Presidency a ‘privilege’

Otago University Students' Association president Jack Manning will finish his term as president...
Otago University Students' Association president Jack Manning will finish his term as president at the end of the year. PHOTO: JESSICA WILSON
Leading Otago University Students’ Association has been a challenge and a privilege, its outgoing president says.

Jack Manning’s time as president will end this month, and he admits it will be a bittersweet moment.

Mr Manning has been part of the association for two years and at the University of Otago for five.

He credited the association, Selwyn College and the clubs and societies he was part of during that time for bringing him out of his shell.

"This place has done a lot for me," he said.

"You would not recognise me if you met me at the beginning of first year."

As a first-year student, he was shy, introverted and apolitical, he said.

Fast-forward a few years and he led a student executive which publicly supported the Cannabis Legalisation and Control Bill and urged students to vote.

While the result of the referendum was disappointing, he hoped to see significant drug law reform changes in the future.

"I think what we did see is a really significant boost in the amount of students taking part in the democratic process."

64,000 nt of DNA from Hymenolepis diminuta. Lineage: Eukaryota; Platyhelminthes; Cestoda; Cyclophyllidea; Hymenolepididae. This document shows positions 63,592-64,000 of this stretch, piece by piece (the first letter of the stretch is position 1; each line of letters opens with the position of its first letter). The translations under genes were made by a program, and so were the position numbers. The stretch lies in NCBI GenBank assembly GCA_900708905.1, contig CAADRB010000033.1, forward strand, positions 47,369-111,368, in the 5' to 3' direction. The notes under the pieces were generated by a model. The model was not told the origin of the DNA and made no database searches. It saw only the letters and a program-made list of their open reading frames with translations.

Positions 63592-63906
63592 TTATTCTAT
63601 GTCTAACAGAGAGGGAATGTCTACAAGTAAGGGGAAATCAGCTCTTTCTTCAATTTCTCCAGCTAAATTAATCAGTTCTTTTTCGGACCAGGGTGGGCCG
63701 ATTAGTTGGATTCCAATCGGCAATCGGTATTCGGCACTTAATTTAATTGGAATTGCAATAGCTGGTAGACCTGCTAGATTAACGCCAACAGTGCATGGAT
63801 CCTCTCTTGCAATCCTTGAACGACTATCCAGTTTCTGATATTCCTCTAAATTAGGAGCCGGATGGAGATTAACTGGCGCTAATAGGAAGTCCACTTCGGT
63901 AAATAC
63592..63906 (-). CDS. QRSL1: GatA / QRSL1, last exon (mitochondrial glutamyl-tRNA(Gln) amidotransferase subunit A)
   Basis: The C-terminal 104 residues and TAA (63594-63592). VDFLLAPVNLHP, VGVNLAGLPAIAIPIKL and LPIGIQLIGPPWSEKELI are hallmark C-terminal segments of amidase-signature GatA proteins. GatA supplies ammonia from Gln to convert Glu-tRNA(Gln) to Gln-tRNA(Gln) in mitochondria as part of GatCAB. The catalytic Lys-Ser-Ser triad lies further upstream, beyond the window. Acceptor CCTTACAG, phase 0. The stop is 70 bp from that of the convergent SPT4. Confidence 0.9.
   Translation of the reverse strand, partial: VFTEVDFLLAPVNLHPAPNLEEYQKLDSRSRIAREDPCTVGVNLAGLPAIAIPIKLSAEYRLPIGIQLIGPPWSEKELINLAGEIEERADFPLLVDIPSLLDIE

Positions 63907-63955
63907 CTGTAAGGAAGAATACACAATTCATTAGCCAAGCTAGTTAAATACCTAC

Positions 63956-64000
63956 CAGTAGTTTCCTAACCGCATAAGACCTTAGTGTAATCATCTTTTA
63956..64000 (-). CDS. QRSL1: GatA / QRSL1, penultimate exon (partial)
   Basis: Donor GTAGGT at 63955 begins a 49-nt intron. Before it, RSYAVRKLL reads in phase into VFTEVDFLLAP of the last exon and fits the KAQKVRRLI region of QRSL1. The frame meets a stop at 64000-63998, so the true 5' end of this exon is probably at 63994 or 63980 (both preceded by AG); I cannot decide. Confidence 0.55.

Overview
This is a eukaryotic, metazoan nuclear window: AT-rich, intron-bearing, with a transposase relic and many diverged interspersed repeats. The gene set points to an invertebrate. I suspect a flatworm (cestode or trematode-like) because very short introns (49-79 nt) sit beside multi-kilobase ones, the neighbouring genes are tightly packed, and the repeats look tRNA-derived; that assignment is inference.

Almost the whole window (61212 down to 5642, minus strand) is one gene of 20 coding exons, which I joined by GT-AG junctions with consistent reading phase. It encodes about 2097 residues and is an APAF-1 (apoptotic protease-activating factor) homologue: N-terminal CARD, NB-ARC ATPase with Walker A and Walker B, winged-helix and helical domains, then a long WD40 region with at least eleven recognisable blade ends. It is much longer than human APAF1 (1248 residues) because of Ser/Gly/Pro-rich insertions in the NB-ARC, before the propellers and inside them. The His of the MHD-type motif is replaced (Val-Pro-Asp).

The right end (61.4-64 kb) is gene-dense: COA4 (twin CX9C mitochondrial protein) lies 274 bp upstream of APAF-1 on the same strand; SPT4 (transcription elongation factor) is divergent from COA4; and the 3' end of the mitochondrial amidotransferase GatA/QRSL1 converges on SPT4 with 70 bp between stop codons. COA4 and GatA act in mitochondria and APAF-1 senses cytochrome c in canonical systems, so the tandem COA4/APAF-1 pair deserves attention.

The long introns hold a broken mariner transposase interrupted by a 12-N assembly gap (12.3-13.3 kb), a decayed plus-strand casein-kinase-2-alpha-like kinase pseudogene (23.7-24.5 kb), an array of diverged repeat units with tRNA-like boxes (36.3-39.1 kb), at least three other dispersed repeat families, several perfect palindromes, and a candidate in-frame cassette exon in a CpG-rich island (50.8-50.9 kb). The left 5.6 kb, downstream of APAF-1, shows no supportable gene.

The Covid-19 pandemic threw a lot of plans into disarray and meant the student executive had to be more reactive, he said.

It was challenging, but he was proud of the level of student voice that was heard during that time.

"Not everything was done perfectly but I think it was a really significant factor in the Covid response that helped us fare a bit better than otherwise."

Throughout the year, Mr Manning tried to keep his two goals at the forefront - making North Dunedin a safer place for students, and empowering the executive.

"Their significance does not diminish because of Covid."

One of the the things he is most proud of is the Sophia Charter, designed to enhance the safety and wellbeing of the student community in North Dunedin.

It was established following the death of student Sophia Crestani, who died at a flat party last year.

Mr Manning said the charter would evolve over time to meet the needs of the student community.

"I don’t know what it will look like in five, 10 years and I think that’s the point."

Mr Manning’s last official outing will be at the graduations on December 19.

It will be particularly special for him as his mother, Deborah Manning, founder of KiwiHarvest, is a guest speaker.

"This year has really been a privilege. I’ll always look back on it fondly."

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